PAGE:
by Russ Nolan
Teaching Jazz As A Language: Using the Bebop Scale for Longer Phrases
If the students show a basic understanding of the Blues Scale, I will move on to the Bebop Scale. One of the dividing lines between high school jazz students and college jazz students is the use of this scale. Outside of transcribing, most of my own practicing and concepts of the Bebop Scale come from David Baker’s series entitled, ‘How To Play Bebop’ (volumes 1-3). I site his books in my clinic reference materials. This scale is the basic tool used by advanced improvisers to smooth out their lines and land on chord tones on the strong beats (if they so choose—but that’s another discussion).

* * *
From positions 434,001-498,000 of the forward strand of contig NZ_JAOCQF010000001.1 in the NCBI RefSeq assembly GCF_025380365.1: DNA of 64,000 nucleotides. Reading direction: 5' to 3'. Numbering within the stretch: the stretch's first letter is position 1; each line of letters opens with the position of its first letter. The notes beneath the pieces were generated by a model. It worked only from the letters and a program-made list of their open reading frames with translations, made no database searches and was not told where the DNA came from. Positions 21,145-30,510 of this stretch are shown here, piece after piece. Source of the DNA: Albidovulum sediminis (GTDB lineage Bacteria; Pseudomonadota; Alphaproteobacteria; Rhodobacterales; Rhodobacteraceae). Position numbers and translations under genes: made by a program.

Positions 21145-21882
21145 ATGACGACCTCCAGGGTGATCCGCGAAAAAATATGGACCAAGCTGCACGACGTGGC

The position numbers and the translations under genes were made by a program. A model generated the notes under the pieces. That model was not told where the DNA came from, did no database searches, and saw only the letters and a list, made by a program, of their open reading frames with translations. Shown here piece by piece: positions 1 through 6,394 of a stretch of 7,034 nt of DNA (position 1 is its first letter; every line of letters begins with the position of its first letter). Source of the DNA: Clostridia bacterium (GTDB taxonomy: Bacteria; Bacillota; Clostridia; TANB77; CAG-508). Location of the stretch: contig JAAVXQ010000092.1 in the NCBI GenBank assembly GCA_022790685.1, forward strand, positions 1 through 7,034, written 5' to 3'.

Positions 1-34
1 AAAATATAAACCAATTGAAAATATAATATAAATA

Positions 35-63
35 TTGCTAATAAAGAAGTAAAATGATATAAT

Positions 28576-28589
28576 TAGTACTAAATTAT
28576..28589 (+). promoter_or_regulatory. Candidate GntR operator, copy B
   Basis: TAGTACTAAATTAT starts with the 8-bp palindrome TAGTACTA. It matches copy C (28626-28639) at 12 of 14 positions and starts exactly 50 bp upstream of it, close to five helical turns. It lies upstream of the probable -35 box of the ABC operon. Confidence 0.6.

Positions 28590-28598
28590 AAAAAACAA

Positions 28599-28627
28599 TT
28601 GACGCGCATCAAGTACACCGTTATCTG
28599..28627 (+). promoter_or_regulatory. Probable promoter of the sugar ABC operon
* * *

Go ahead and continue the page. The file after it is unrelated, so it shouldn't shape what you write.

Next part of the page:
The Bebop Scale and Use over Blues Changes
The Bebop Scale is typically played in a descending fashion. By adding a half step in between the root and the b7, the root, 3rd, 5th, and b7th land on the beats.
Practice this scale from the root, 3rd, 5th, and b7th in descending fashion, keeping the original two half-steps (F-E-Eb) in place.
Now we can apply our new scale to the Blues Progression: